The Fortune of the Rougons

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Hayes Barton Press, Dec 29, 2015 - Fiction
1 Review

INTRODUCTION

"The Fortune of the Rougons" is the initial volume of the Rougon-Macquart series. Though it was by no means M. Zola's first essay in fiction, it was undoubtedly his first great bid for genuine literary fame, and the foundation of what must necessarily be regarded as his life-work. The idea of writing the "natural and social history of a family under the Second Empire," extending to a score of volumes, was doubtless suggested to M. Zola by Balzac's immortal "Comedie Humaine." He was twenty-eight years of age when this idea first occurred to him; he was fifty-three when he at last sent the manuscript of his concluding volume, "Dr. Pascal," to the press. He had spent five-and-twenty years in working out his scheme, persevering with it doggedly and stubbornly, whatever rebuffs he might encounter, whatever jeers and whatever insults might be directed against him by the ignorant, the prejudiced, and the hypocritical. Truth was on the march and nothing could stay it; even as, at the present hour, its march, if slow, none the less continues athwart another and a different crisis of the illustrious novelist's career....

 

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Review: The Fortune of the Rougons (Les Rougon-Macquart #1)

User Review  - Louis - Goodreads

Although I enjoyed this first in the Rougons -Macquart series of twenty books, I did not like it as much as others in th series.If you want to get to know Zola, try Germinal or The Beast Within. Read full review

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Contents

Section 1
2
Section 2
4
Section 3
30
Section 4
62
Section 5
99
Section 6
142
Section 7
192
Section 8
259

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About the author (2015)

About Emile Zola
Emile Zola (2 April 1840 – 29 September 1902) was a French novelist, playwright, journalist, the best-known practitioner of the literary school of naturalism, and an important contributor to the development of theatrical naturalism. He was a major figure in the political liberalization of France and in the exoneration of the falsely accused and convicted army officer Alfred Dreyfus, which is encapsulated in the renowned newspaper headline J'accuse. Zola was nominated for the first and second Nobel Prize in Literature in 1901 and 1902.

Works
During his early years, Zola wrote numerous short stories and essays, four plays, and three novels. Among his early books was Contes à Ninon, published in 1864. With the publication of his sordid autobiographical novel La Confession de Claude (1865) attracting police attention, Hachette fired Zola. His novel Les Mystères de Marseille appeared as a serial in 1867.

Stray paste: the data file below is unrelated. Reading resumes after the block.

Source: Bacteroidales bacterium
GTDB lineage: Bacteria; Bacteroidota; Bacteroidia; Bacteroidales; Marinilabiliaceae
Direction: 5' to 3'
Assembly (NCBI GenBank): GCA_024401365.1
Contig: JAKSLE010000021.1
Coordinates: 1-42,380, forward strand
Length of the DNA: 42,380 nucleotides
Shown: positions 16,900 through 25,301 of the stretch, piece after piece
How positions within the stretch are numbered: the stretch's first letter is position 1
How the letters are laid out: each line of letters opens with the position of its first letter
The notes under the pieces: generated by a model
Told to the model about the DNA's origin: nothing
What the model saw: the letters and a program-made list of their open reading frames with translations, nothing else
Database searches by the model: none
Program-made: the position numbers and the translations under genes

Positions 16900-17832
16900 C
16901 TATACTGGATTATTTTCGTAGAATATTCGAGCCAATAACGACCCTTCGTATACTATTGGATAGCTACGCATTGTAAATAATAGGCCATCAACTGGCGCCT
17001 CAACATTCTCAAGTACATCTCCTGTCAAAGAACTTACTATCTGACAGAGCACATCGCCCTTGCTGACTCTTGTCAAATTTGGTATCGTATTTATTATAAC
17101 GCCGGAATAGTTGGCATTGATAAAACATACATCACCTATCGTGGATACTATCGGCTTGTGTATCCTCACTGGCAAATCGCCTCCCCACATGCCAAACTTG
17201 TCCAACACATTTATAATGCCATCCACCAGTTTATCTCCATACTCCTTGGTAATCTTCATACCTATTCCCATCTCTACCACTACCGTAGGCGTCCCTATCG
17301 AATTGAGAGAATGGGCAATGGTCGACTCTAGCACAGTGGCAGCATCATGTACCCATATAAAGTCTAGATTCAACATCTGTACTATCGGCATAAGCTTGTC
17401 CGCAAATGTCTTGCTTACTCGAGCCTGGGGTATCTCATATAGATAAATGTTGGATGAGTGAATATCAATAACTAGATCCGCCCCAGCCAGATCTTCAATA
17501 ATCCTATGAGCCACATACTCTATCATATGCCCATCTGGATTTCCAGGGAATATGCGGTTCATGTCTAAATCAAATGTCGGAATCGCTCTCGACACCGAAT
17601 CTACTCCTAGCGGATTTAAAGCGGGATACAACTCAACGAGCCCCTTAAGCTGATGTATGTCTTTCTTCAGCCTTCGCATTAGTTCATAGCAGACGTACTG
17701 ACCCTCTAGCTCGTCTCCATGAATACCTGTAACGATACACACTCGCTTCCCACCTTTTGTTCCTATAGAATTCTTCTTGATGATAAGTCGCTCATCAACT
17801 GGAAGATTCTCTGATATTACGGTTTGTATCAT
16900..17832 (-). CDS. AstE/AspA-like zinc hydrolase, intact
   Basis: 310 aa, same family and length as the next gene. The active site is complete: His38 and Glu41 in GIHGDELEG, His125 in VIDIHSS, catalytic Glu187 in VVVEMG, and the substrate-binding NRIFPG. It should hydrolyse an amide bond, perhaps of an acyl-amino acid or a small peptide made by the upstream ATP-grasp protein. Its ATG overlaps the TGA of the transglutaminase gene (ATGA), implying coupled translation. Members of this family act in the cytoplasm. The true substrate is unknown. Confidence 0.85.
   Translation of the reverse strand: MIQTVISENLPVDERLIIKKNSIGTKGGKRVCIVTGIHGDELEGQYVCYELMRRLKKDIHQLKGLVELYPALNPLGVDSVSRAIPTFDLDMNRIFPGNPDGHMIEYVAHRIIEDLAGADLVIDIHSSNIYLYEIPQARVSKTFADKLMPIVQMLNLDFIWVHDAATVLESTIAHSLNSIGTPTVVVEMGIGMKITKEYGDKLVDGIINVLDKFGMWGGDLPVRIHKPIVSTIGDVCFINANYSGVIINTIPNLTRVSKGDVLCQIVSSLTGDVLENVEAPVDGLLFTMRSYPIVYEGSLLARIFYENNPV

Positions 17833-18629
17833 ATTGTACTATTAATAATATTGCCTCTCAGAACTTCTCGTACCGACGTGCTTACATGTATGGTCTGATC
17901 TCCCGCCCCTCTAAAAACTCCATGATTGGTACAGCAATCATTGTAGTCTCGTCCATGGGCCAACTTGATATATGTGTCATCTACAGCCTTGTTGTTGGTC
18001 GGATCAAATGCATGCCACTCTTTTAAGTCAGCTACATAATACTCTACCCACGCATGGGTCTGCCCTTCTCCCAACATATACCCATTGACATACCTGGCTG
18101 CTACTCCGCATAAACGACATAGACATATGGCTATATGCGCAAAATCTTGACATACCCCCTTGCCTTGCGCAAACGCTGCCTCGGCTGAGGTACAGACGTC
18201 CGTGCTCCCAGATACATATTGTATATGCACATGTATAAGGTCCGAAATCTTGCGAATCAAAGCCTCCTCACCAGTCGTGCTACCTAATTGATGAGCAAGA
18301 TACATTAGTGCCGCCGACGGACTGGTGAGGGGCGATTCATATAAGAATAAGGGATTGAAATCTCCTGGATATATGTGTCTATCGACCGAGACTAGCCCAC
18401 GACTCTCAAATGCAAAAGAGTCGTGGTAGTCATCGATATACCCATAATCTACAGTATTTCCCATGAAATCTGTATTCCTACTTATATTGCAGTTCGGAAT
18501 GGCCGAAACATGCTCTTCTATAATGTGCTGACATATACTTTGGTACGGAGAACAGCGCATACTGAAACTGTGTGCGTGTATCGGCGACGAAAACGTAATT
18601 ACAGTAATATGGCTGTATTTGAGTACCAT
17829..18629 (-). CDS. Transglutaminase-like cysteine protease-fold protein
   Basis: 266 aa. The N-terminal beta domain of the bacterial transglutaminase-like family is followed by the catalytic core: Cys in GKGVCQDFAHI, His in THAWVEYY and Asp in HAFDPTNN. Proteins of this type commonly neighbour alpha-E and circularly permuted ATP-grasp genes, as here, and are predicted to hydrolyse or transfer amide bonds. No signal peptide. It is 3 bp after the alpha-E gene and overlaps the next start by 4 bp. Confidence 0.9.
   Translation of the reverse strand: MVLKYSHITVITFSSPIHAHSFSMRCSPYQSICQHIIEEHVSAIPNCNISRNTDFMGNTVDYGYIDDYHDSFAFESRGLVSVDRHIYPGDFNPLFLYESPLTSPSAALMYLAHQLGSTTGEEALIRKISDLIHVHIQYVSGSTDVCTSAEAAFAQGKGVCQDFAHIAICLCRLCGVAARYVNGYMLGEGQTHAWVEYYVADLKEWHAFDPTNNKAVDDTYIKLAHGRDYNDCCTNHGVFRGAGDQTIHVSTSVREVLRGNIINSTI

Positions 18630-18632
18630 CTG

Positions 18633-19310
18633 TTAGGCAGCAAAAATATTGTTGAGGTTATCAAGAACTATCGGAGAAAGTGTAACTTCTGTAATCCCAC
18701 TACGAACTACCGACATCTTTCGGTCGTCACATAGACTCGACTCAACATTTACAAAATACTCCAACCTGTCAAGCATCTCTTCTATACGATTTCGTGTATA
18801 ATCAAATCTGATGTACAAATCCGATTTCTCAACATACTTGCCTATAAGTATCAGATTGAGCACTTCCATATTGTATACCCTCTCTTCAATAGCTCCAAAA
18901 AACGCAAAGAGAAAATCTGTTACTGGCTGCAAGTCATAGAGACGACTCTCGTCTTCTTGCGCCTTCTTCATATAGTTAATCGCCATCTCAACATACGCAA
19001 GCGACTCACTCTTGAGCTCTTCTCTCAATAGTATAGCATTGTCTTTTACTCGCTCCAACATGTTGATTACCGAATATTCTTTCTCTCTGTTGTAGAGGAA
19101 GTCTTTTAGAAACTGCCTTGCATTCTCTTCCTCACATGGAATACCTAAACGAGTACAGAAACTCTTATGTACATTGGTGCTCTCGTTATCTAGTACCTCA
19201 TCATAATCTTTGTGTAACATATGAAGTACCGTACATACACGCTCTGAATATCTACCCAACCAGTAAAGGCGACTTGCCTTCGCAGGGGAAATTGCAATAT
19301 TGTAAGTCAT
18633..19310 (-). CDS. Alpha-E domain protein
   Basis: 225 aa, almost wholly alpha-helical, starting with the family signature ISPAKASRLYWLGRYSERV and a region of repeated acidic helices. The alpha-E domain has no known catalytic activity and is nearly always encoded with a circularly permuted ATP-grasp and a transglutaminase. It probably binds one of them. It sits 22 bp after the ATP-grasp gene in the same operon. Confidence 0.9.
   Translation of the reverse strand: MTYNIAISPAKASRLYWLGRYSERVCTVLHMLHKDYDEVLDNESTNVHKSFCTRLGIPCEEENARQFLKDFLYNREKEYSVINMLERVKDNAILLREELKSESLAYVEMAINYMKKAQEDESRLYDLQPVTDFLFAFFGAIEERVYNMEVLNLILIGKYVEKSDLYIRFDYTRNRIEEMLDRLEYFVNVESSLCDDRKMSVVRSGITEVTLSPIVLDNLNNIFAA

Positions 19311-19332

After his first major novel, Thérèse Raquin (1867), Zola started the series called Les Rougon Macquart, about a family under the Second Empire.

In Paris Zola maintained his friendship with Cézanne, who painted a portrait of him with another friend from Aix-en-Provence, writer Paul Alexis, entitled Paul Alexis reading to Zola.

More than half of Zola's novels were part of a set of 20 collectively known as Les Rougon-Macquart. Unlike Balzac, who in the midst of his literary career resynthesized his work into La Comédie Humaine, Zola from the start, at the age of 28, had thought of the complete layout of the series. Set in France's Second Empire, the series traces the "environmental" influences of violence, alcohol, and prostitution which became more prevalent during the second wave of the Industrial Revolution. The series examines two branches of a family - the respectable (that is, legitimate) Rougons and the disreputable (illegitimate) Macquarts - for five generations.

As he described his plans for the series, "I want to portray, at the outset of a century of liberty and truth, a family that cannot restrain itself in its rush to possess all the good things that progress is making available and is derailed by its own momentum, the fatal convulsions that accompany the birth of a new world."

Although Zola and Cézanne were friends from childhood, they experienced a falling out later in life over Zola's fictionalized depiction of Cézanne and the Bohemian life of painters in Zola's novel L'Œuvre (The Masterpiece, 1886).

From 1877, with the publication of l'Assommoir, Émile Zola became wealthy; he was better paid than Victor Hugo, for example. He became a figurehead among the literary bourgeoisie and organized cultural dinners with Guy de Maupassant, Joris-Karl Huysmans, and other writers at his luxurious villa (worth 300,000 francs) in Médan, near Paris, after 1880. Germinal in 1885, then the three "cities" - Lourdes (1894), Rome (1896), and Paris (1897), established Zola as a successful author.

The self-proclaimed leader of French naturalism, Zola's works inspired operas such as those of Gustave Charpentier, notably Louise in the 1890s. His works, inspired by the concepts of heredity (Claude Bernard), social Manicheanism, and idealistic socialism, resonate with those of Nadar, Manet, and subsequently Flaubert.

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